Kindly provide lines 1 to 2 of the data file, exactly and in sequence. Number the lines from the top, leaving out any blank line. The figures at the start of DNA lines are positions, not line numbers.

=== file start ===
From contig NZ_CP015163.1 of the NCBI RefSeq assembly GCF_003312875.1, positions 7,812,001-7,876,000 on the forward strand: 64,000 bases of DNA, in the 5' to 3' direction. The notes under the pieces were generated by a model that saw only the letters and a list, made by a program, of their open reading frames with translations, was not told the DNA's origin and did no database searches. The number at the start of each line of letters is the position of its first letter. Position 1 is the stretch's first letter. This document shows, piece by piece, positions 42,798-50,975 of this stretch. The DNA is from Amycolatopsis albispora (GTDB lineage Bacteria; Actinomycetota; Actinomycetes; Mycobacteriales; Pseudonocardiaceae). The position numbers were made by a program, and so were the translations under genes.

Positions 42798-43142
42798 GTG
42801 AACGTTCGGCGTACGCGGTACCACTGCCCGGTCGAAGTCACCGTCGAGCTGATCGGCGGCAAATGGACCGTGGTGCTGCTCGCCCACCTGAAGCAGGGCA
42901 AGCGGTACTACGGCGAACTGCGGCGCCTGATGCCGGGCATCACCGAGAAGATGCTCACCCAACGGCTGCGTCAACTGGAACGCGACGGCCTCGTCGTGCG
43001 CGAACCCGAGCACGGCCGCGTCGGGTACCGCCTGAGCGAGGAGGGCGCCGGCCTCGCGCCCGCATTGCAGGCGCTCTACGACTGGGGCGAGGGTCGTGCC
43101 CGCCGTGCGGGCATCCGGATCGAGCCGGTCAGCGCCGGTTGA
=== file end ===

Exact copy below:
From contig NZ_CP015163.1 of the NCBI RefSeq assembly GCF_003312875.1, positions 7,812,001-7,876,000 on the forward strand: 64,000 bases of DNA, in the 5' to 3' direction. The notes under the pieces were generated by a model that saw only the letters and a list, made by a program, of their open reading frames with translations, was not told the DNA's origin and did no database searches. The number at the start of each line of letters is the position of its first letter. Position 1 is the stretch's first letter. This document shows, piece by piece, positions 42,798-50,975 of this stretch. The DNA is from Amycolatopsis albispora (GTDB lineage Bacteria; Actinomycetota; Actinomycetes; Mycobacteriales; Pseudonocardiaceae). The position numbers were made by a program, and so were the translations under genes.

Positions 42798-43142